A giant exoplanet 855 light-years away is so extreme, it has clouds of vaporized metals and rains liquid rubies and sapphires.

That's the conclusion astronomers have reached after probing its atmosphere – the most detailed such analysis to date, revealing for the first time the conditions and dynamics of the exoplanet's permanent night side.

"Despite the discovery of thousands of exoplanets, we've only been able to study the atmospheres of a small fraction due to the challenging nature of the observations," says astronomer Thomas Mikal-Evans of the Max Planck Institute for Astronomy in Germany.

"We're now moving beyond taking isolated snapshots of specific regions of exoplanet atmospheres, to study them as the 3D systems they truly are," he adds.

The exoplanet in question is one of the most famous and well-studied we've seen to date. It's called WASP-121 b, first discovered in 2015, a gas giant about 1.18 times the mass and 1.81 times the size of Jupiter, on a close orbit of its star of just 1.27 days. Two years after it was discovered, WASP-121 b became the first exoplanet in whose stratosphere water had been found.

It is, however, extremely unlikely that WASP-121 b could be habitable. On such a close orbit, it's exceedingly hot, with temperatures that range between 1,500 and 3,000 Kelvin (1,227 to 2,727 degrees Celsius, or 2,240 to 4,940 degrees Fahrenheit).

The size and proximity of WASP-121 b to its host star, WASP-121, place it firmly in the category of hot Jupiters, gas giant exoplanets on orbits of less than 10 days with their host stars. Of the almost 5,000 exoplanets confirmed to date, over 300 belong to this extreme category, but WASP-121 b has been referred to as a "prototype" for ultra-hot Jupiters.

Because it's on such a close orbit, WASP-121 b is also tidally locked with its star, which occurs when an orbiting body rotates at the same rate that it orbits. That means the exoplanet always has one side facing its star, in permanent scorching daylight, while the other side is always facing away, in permanent darkness. Previous probes of WASP 121 b's atmosphere found vapors of heavy metals in the atmosphere of its day side.

Its night side is a bit more difficult to probe, because it's around 10 times darker than the day side. To obtain more detailed information about the entire exoplanet, Mikal-Evans and his team used the Hubble Space Telescope to observe two full orbits of WASP-121 b, merging data from the day side and night side to see how the atmosphere functions globally.

This detailed, changing spectrum of light allowed them to observe and reconstruct the full water cycle of an exoplanet for the first time.

"We saw this water feature and mapped how it changed at different parts of the planet's orbit," Mikal-Evans explains. "That encodes information about what the temperature of the planet's atmosphere is doing as a function of altitude."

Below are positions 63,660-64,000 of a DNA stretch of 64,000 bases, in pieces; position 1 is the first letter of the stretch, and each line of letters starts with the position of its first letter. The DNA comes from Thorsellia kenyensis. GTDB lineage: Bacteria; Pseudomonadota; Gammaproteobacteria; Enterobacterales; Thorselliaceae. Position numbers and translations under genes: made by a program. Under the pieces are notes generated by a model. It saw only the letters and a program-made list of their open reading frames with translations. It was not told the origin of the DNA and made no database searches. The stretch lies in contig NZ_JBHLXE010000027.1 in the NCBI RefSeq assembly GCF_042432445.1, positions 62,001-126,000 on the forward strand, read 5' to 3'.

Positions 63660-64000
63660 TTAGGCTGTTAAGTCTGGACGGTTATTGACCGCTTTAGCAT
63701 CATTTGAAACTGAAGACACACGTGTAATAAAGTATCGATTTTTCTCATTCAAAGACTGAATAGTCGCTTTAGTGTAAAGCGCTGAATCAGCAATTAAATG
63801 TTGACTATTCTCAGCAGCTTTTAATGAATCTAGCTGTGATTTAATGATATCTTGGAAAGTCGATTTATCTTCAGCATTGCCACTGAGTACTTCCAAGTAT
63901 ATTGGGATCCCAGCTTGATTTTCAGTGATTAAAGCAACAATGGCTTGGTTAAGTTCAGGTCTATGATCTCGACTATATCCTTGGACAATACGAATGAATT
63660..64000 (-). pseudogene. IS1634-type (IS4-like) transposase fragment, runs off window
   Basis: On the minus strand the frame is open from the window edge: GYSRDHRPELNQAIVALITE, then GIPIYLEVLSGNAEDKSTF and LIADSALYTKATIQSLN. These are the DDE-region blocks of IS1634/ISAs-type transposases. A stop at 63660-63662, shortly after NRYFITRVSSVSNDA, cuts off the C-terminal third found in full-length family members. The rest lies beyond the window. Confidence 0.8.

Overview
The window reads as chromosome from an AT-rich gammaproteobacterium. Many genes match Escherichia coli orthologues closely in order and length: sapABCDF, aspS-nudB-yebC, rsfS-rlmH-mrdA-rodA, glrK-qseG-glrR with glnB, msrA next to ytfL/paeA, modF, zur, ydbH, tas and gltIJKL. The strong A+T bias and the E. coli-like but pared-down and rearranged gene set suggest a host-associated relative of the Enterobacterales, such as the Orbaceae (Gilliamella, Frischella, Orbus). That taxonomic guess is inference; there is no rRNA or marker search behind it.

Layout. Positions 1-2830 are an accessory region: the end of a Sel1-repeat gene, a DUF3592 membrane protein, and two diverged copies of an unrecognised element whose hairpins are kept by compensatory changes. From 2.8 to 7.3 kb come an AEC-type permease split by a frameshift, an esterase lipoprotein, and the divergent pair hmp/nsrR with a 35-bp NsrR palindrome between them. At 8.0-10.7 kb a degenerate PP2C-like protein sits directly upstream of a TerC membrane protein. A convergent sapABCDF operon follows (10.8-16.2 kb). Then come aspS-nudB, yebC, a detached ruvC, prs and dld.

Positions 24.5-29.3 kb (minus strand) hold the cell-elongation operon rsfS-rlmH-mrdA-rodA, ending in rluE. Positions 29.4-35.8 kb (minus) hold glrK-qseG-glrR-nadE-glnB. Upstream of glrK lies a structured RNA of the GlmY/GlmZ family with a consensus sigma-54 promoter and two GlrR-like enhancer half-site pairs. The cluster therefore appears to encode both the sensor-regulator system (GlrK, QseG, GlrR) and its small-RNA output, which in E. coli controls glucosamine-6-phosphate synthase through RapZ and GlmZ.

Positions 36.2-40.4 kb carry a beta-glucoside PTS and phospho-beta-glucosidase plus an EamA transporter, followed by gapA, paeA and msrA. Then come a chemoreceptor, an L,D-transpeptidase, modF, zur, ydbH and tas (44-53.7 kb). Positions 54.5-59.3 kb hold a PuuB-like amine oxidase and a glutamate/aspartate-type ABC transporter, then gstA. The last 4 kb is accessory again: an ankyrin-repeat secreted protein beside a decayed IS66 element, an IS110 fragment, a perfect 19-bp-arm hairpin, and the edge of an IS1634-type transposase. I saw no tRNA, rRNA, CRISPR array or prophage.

Here on Earth, the water cycle involves phase transitions as water cycles through as a vapor, a liquid, and a solid (ice). On WASP-121 b, even on the night side, temperatures are too hot for either the solid or liquid phases of water. Instead, on the day side, where temperatures exceed 3,000 Kelvin, loss of energy from the water molecules causes them to glow in infrared wavelengths. The temperature can cause them to even break down, splitting into hydrogen and oxygen.

The night side is much cooler, although still insanely hot by Earth standards, dipping as low as 1,500 Kelvin. This extreme temperature difference between the hemispheres creates a permanent pressure difference that generates extreme westerly winds that whip around the exoplanet, sweeping the water molecules and atoms with them.

"These winds are much faster than our jet stream, and can probably move clouds across the entire planet in about 20 hours," says astrophysicist Tansu Daylan of MIT.

When these winds reach the night side of WASP-121 b, temperatures are cool enough to return the water to a vapor state, before it gets carried around to the day side again.

But the water wouldn't condense into clouds. Instead, the team's research shows that night side temperatures are low enough that clouds could form from metals previously detected in the atmosphere of WASP-121 b. These include vanadium, iron, chromium, calcium, sodium, magnesium, and nickel; but, interestingly, no aluminum or titanium.

The team believes these elements might have condensed and sunk deeper into WASP 181 b's atmosphere, where we can't detect them. There, aluminum may combine with oxygen to form the mineral corundum – a crystalline form of aluminum oxide. Here on Earth, when mixed with trace amounts of other metals, such as vanadium, iron, chromium or titanium, it forms rubies and sapphires.

That means it could be raining precious gems on WASP-181 b. Although it could be raining precious gems on Neptune and Uranus too – in either case, we have no hope of harvesting them, but WASP-181 b shows us what fascinating variety can exist in the different types of worlds out there.

The team has already reserved time on the newly launched James Webb Space Telescope to take more observations of WASP-181 b. They're hoping to find carbon monoxide, in a bid to learn more about how hot Jupiters form. We think they can't be born close to their stars; according to our current models of planetary formation, the gravity, radiation, and intense stellar winds ought to keep the gas from clumping together. Webb observations might help solve this mystery.

"That would be the first time we could measure a carbon-bearing molecule in this planet's atmosphere," Mikal-Evans says. "The amount of carbon and oxygen in the atmosphere provides clues on where these kinds of planets form."

The team's research has been published in Nature Astronomy.